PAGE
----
The world’s largest bearing

Engineering | Employees in Lippstadt, Germany, manufactured enormous segmental slewing bearings for two drillships. The feat pushed them to their limits, but only in terms of space.

Sperm whales are almost 18 meters long. So are articulated buses and tractor trailers. The width of a four-lane highway with an exit lane is also 18 meters. And that’s the diameter of the world’s biggest slewing bearing. There has never before been a slewing bearing this large. Now thyssenkrupp has manufactured two of them, which were delivered to the customer at the end of 2015.

A Dutch oil-drilling specialist needed the two large-scale bearings for a very particular application: two Floating Production Storage and Offloading (FPSO) units. They are both converted oil tankers that have been retrofitted with special drilling apparatuses. These tankers can easily navigate at sea to offshore oil fields in deep waters. Furthermore, they do not require any costly installation work, in stark contrast to offshore platforms for oil drilling. In addition, the FPSOs can process and store the oil right on board. The customer is equipping the “Olympia” and “Antarctica” tankers for drilling activities 150 kilometers off the southwest coast of Africa. “For the customer, it was sufficient proof of what we are capable of,” explains Anja Quadflieg, Sales Offshore Technology, Tunneling, Cranes at thyssenkrupp.

Lippstadt to Singapore with a stop in Abu Dhabi

Each slewing bearing from Rothe Erde connects one FPSO ship to the oil field. There is a turret-mooring system installed in the ship’s interior, which connects the lines on the ship to the 59 well centers on the seafloor. The FPSO also dynamically positions itself to compensate for currents and rough seas without entangling the pipes.

An initial request was sent by email in the summer of 2013. “The largest slewing bearings that we had manufactured previously were 14 meters,” says Anja Quadflieg, who works in Sales at thyssenkrupp rothe erde and managed the project. “For the customer, it was sufficient proof of what we are capable of.” The bearings were ready at the end of 2015 and shipped to Abu Dhabi where they were reassembled under the close supervision of four thyssenkrupp employees. Once the pipeline turret-mooring system was installed, everything was transported to the Singapore shipyard where oil tankers are being converted into FPSOs.

Bearings should never be any larger than necessary

The contract was demanding for both our technology and logistics. The bearing diameters are generally based on the planned load, yet they should never be any larger than necessary. For this reason, cranes and wind turbines usually have weldless forged rings with diameters measuring up to eight meters. You couldn’t transport them otherwise. In this specific case, the diameter of the lines that the rings needed to fit around were specified. The slewing bearing for the FPSO ship had to be far larger, which meant it needed to consist of segments. Nevertheless, each segment measures six meters.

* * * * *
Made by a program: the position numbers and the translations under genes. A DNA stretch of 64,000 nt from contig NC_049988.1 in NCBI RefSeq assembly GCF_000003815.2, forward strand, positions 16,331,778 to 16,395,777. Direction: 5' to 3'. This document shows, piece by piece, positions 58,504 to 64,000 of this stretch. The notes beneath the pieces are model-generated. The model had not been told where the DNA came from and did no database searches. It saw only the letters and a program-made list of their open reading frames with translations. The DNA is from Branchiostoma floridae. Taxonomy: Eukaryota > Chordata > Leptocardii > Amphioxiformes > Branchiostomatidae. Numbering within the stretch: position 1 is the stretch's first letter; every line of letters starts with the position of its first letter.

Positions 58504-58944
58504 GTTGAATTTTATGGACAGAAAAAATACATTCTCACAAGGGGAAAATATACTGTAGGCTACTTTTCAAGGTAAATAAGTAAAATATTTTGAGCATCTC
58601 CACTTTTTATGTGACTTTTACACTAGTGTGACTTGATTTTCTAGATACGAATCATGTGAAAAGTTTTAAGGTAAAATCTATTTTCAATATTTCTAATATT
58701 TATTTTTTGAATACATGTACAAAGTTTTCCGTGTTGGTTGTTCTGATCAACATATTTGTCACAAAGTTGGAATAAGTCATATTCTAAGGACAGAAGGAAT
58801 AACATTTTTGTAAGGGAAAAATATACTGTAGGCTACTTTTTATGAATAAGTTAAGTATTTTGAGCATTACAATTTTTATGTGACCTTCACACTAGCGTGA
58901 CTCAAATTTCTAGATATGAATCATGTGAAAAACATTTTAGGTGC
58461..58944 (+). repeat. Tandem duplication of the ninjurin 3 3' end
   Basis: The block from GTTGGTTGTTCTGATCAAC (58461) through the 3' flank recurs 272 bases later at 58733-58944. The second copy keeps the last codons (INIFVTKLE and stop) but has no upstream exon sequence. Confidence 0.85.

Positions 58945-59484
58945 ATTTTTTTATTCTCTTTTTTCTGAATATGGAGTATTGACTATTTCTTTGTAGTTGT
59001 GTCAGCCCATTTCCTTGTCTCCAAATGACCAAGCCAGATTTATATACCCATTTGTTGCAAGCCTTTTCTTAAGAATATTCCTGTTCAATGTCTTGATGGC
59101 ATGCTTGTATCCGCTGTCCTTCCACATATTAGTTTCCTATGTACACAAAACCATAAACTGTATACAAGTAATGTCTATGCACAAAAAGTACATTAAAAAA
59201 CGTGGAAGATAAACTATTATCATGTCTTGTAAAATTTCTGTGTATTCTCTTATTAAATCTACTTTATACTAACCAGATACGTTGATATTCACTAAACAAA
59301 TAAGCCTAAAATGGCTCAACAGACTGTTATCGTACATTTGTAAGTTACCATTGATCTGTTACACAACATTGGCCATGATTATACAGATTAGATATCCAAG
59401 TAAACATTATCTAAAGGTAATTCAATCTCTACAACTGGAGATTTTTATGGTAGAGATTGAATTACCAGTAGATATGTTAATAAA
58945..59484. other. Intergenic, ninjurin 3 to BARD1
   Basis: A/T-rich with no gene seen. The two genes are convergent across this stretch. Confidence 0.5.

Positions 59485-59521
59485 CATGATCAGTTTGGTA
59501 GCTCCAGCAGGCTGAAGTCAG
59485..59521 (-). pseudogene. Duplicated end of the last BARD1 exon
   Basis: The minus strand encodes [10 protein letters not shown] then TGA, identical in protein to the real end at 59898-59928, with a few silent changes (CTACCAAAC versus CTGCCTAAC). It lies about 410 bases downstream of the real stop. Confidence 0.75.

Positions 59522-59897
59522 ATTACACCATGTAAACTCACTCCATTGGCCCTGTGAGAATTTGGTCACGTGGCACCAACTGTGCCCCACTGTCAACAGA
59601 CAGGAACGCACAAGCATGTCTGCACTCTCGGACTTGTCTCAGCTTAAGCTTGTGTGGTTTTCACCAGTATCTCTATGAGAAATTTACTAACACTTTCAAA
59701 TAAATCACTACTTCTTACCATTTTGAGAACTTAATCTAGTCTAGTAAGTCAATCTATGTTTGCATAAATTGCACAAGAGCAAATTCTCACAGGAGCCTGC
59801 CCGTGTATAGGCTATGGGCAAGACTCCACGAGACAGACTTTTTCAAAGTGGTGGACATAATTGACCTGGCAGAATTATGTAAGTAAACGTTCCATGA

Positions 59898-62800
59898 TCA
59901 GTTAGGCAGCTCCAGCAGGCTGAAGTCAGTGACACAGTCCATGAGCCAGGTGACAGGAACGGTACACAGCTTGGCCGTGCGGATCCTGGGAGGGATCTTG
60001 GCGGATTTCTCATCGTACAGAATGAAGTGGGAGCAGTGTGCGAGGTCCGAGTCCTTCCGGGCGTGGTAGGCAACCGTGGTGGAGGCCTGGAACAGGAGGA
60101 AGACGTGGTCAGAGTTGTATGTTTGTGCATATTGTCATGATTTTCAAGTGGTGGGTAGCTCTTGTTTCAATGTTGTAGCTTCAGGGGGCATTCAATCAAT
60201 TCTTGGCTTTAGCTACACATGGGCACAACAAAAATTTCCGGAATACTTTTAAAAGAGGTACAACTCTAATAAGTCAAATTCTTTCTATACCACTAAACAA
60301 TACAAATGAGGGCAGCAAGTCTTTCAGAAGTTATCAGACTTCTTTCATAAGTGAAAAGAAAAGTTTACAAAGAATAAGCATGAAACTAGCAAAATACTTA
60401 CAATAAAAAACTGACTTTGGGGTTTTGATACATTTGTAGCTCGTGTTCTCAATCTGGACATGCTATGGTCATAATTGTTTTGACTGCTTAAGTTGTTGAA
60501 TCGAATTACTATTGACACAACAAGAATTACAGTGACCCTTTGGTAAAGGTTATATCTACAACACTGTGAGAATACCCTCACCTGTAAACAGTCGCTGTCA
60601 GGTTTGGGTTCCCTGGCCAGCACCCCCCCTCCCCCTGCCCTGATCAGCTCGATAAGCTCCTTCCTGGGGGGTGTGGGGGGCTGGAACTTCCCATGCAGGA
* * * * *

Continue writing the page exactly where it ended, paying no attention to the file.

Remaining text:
The hall was just big enough to accommodate this contract.

Assembly was carried out in Lippstadt. Due to the dimensions, this wasn’t so easy. “Our R&D employees had just moved into a new facility, and their previous hall was just big enough to accommodate this contract.” There was only a one-meter leeway in some areas of the building. It drew many onlookers, too. “We proudly showed our other customers what we are capable of handling,” says Quadflieg. She adds, “We could manage bigger. We can manufacture bearings with diameters measuring 25 meters, too.”

Author

Sennen Antonio Dourado
  • written by Sennen Antonio Dourado
  • 21. October 2018

Awesome German engineering

Hello! Glad, you like our blog. You can find us on twitter as @thyssenkrupp_en.

Author

Andreas
  • written by Andreas
  • 19. August 2019

I was wondering if it would be possible to turn it by hand? It might sound like a stupid question, but I’d really like to know!

    Andreas, sorry for the late reply! And of course, there are no stupid questions! 🙂 Unfortunately, we really can’t tell you whether you can turn it by hand. It could be that if there is enough initial force to start the turning, you could indeed turn it by hand. However, you really need quite much of this initial force. However, please don’t see it as a professional engineering answer – we are just the Social Media Team 😉

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